In chapter 2 of Peace for the Troubled Heart Rev. Hoeksema provides an exposition of Hebrews 13:4, “For we have no continuing city, but we seek one to come.” He explains that this word of God encourages us to press on to the goal of heaven while we recognize that this world is not our home. Understanding the beauty of heaven as our goal encourages us to seek it as our goal. Here is part of what Rev. Hoeksema says about the heavenly city we seek:
God is the chief joy of the heavenly Jerusalem. His presence fills the city. His blessed covenant friendship perfected is the very essence of all its bliss and rejoicing. Unlike the earthly Jerusalem, built of wood and stone, it has no temple. If you entered the gates of Jerusalem that once was, and if you would inquire as to the dwelling place of the Most High, and you would be pointed to a building made with hands. If, approaching the temple and entering through its outer gate, you would repeat your query, bystanders would direct your gaze to the sanctuary proper, at the same time warning you that you could not enter there to see the face of God. It was all so imperfect, earthly, and prophetic of things to come. But when you enter the heavenly city through its pearly gates, you need not inquire, for there is no temple there. God himself and the Lamb are the temple of that city, and its preeminent joy and glory is that there the tabernacle of God is with men; he will dwell with them, and they shall be his people, and God himself shall be with them and be their God.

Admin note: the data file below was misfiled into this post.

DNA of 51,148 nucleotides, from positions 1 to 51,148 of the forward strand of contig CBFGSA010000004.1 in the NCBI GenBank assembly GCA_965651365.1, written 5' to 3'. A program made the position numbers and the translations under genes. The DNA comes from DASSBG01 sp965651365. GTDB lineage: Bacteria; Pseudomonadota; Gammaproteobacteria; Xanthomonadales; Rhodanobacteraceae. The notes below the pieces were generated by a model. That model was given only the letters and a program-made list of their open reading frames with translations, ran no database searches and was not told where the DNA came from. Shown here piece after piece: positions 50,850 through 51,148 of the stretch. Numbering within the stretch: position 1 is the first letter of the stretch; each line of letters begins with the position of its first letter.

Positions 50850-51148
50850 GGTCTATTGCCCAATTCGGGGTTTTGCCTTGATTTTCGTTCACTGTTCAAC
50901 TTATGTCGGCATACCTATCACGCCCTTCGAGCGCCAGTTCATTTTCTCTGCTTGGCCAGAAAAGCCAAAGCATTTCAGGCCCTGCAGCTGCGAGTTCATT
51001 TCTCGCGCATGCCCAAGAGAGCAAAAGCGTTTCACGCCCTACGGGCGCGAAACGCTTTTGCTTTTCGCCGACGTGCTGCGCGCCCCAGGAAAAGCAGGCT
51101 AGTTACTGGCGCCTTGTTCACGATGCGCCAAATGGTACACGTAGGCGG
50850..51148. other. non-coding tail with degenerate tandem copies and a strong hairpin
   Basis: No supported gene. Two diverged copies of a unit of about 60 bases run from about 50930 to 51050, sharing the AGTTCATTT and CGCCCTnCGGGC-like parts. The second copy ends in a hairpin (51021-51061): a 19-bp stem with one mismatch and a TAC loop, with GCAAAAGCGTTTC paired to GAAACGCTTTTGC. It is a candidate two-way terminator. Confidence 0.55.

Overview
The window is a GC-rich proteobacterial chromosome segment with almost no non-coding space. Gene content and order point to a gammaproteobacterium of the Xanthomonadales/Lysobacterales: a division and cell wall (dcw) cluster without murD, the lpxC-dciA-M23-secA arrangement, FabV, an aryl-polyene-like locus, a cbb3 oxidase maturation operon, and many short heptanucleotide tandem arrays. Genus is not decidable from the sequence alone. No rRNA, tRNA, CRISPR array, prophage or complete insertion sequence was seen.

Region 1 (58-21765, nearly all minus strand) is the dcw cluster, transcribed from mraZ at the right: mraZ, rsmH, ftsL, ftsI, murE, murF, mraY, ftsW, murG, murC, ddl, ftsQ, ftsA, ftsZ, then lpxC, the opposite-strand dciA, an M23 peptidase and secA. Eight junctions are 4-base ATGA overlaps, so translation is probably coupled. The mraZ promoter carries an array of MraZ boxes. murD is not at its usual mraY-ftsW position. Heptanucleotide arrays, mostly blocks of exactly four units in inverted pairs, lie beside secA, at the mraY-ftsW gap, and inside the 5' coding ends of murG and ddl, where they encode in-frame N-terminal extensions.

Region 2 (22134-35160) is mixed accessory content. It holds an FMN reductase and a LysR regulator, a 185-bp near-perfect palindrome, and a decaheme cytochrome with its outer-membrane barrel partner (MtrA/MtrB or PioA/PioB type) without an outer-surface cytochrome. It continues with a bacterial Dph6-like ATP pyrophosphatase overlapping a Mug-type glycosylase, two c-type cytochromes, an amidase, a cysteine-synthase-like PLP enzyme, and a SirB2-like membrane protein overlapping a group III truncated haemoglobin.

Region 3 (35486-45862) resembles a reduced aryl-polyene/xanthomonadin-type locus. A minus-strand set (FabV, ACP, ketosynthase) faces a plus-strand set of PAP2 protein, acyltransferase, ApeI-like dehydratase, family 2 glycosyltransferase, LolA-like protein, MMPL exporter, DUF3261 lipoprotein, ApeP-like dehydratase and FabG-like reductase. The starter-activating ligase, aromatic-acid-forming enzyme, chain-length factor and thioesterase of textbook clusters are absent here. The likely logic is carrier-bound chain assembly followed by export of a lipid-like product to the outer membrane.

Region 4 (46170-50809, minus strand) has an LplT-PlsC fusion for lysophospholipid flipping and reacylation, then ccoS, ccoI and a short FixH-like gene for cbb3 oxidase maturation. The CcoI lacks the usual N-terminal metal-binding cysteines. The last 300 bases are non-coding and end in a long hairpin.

We need to be reminded of how good the goal is because the way to the heavenly city is difficult. Rev. Hoeksema explains that the way to the heavenly city is through the cross of Jesus Christ. The cross is the means by which pilgrims “have properly washed garments to enter the city of eternal light and joy.” But the cross is also the symbol of the world’s rejection of Jesus and all of his servants on earth who “share his reproach.” In light of the suffering involved in living a pilgrim’s life it is good for us to know the goal and that it “is about to come.” Rev. Hoeksema reminds us that the sufferings of this life are brief in comparison to eternal glory. “Yet a little patience and a little suffering, yet a little struggle, and a little battle, and the end of your journey will be reached. A very light affliction quickly passing and then eternal joy.”
With this encouragement pilgrims are ready to hear the call to continue to direct their lives towards the heavenly city that is to come. Rev. Hoeksema writes, “Seek that city! Press on!”